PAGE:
The National Park Service (NPS) has unveiled detailed plans for licensing agreements with corporations developing products from park resources. This public-private profit sharing gives park managers direct and powerful incentives to commercially harness park resources, according to public comments filed today by Public Employees for Environmental Responsibility (PEER).
Today marks the end of public comment on a Director’s Order spelling out corporate research partnership policies and a 176-page Benefits-Sharing Handbook detailing steps park managers must follow. These are the product of a more than six-year regulatory effort by NPS to designate parks as “federal laboratories.”
The policies primarily target bio-prospecting enterprises which produce commercial products from the DNA, enzymes, bacteria or other micro-organisms collected from national parks. The agency estimates that tens of thousands of scientific journal articles and reports are generated from NPS research permits.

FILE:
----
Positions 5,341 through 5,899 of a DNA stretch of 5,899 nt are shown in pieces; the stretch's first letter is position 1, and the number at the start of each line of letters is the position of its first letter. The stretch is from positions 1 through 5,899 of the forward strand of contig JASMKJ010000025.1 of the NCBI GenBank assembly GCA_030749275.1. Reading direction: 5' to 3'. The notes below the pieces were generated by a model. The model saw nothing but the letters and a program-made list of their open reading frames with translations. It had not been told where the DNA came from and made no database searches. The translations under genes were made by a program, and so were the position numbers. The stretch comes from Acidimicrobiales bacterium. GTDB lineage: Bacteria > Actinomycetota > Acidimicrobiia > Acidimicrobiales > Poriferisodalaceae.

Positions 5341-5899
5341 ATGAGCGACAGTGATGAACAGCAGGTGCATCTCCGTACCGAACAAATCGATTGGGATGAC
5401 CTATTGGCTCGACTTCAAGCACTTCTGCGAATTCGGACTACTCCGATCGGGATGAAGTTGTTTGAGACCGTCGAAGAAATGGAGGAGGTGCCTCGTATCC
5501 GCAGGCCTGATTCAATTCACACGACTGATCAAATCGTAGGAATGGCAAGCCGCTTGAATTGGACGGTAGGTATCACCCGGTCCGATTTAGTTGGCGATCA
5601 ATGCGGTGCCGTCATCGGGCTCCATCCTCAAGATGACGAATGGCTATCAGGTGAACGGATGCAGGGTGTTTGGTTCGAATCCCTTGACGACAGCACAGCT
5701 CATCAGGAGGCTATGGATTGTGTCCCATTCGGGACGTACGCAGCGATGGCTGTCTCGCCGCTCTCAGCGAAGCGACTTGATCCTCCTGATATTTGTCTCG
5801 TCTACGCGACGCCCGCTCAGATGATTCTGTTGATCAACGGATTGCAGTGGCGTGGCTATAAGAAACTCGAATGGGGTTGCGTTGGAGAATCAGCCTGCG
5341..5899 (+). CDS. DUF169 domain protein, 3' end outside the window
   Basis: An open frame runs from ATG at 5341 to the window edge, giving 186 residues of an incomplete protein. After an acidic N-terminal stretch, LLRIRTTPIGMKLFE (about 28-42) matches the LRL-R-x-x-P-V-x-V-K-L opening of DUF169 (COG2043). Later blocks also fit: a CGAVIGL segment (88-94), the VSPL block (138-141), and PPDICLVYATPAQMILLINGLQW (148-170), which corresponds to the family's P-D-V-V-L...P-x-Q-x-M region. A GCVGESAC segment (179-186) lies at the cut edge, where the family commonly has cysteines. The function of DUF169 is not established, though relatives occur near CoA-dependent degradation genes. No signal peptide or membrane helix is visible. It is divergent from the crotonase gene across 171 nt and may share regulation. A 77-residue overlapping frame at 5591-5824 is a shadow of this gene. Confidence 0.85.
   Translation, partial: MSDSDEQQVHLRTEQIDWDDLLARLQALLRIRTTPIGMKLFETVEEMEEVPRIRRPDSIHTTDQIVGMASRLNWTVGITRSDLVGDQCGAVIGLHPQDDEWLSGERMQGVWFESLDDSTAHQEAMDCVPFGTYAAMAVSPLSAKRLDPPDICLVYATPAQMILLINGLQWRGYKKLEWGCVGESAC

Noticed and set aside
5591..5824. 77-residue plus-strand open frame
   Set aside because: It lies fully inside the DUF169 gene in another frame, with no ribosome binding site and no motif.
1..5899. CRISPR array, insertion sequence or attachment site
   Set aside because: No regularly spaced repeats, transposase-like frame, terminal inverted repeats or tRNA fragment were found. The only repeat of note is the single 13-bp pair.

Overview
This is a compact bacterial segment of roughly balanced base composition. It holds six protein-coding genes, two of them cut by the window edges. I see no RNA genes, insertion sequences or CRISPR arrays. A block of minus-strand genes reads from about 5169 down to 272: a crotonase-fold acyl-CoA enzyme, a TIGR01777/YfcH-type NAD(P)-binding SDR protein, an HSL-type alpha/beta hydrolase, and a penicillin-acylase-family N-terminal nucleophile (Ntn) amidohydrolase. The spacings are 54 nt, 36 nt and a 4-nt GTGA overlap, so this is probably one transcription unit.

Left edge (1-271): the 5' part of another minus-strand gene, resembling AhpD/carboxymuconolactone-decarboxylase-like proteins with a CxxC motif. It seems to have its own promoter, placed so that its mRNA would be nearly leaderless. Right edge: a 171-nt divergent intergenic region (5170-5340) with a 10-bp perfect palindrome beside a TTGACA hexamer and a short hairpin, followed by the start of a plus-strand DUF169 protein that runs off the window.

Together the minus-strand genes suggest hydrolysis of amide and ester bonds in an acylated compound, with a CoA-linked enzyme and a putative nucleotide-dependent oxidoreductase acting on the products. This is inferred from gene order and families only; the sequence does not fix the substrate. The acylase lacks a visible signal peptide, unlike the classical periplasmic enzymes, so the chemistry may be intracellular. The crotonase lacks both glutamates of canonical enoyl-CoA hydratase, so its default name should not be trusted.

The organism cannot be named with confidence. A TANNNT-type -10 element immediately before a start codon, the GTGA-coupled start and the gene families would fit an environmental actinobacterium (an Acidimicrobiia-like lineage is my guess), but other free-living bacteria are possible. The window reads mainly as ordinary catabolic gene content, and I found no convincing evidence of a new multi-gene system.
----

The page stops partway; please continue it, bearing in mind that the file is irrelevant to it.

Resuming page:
Under “benefits-sharing agreements,” the park would share some of the profits generated from research or discoveries made using park collections, organisms or resources. Funds would be used to supplement park budgets. As PEER points out in its comments, safeguards against abuse are limited in that –
– Park managers will have to give corporations incentives to induce them to sign away more than a nominal amount of profits;
– The agreements’ financial terms are treated as confidential trade secrets beyond public scrutiny; and
– The Order erects a “firewall” to prevent collusion in administering research permits to benefit a corporate partner. This firewall, however, stops at the desk of the park superintendent who signs off on both the permits and the benefits-sharing agreements.
– View new Director’s Order and Benefits-Sharing Handbook
– Read the PEER comments
– Trace developments of Park Service/corporate benefits-sharing
– Look at National Park Service corporate fundraising strategy